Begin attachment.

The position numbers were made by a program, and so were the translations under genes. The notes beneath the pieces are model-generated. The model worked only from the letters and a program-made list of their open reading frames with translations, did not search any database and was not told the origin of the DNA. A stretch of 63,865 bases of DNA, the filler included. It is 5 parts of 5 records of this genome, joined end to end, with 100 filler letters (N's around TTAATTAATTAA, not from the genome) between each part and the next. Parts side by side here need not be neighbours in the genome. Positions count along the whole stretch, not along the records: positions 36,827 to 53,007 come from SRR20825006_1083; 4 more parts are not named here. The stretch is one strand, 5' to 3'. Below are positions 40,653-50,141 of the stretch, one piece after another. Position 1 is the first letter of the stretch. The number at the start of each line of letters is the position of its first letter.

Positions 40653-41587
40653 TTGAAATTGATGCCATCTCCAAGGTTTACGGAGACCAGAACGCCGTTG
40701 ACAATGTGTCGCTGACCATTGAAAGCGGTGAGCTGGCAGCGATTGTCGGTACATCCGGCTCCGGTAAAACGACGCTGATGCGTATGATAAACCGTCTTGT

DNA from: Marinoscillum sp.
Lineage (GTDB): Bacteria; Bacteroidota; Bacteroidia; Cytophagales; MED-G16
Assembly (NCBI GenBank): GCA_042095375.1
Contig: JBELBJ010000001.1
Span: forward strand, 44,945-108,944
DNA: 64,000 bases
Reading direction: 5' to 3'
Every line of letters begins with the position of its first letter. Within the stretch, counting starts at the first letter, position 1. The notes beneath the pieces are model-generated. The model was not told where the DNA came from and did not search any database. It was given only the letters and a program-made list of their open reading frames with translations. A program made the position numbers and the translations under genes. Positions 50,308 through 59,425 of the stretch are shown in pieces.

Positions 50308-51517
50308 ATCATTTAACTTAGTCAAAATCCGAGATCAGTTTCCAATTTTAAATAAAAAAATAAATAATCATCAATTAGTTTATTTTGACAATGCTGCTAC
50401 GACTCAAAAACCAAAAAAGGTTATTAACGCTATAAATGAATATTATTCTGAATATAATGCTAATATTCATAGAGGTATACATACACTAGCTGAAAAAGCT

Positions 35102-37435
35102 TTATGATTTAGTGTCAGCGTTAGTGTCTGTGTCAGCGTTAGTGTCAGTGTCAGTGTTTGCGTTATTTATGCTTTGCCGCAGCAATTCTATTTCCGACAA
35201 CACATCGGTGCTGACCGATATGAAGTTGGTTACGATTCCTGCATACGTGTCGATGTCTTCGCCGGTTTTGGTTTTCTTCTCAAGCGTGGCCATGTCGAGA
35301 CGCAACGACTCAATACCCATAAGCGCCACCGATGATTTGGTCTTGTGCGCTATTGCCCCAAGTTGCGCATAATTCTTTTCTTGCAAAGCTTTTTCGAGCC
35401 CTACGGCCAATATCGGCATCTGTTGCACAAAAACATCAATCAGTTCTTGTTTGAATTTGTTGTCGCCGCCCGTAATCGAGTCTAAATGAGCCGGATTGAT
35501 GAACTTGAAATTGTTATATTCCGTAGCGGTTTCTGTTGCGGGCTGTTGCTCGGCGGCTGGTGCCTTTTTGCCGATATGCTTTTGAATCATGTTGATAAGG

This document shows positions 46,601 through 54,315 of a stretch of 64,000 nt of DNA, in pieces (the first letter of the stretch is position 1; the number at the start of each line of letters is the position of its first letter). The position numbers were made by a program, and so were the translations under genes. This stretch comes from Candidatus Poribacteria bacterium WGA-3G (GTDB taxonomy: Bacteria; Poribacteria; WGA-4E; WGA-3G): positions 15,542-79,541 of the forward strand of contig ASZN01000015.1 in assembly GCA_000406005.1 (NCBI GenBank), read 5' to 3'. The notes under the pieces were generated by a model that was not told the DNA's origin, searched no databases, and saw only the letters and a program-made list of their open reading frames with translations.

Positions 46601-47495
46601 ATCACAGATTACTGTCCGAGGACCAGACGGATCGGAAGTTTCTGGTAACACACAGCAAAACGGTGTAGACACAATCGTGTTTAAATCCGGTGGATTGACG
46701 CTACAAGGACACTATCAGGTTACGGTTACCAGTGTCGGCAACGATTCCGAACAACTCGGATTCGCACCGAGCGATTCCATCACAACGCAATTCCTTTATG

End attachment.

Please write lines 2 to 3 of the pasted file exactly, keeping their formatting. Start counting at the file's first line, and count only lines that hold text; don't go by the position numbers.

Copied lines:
Positions 40653-41587
40653 TTGAAATTGATGCCATCTCCAAGGTTTACGGAGACCAGAACGCCGTTG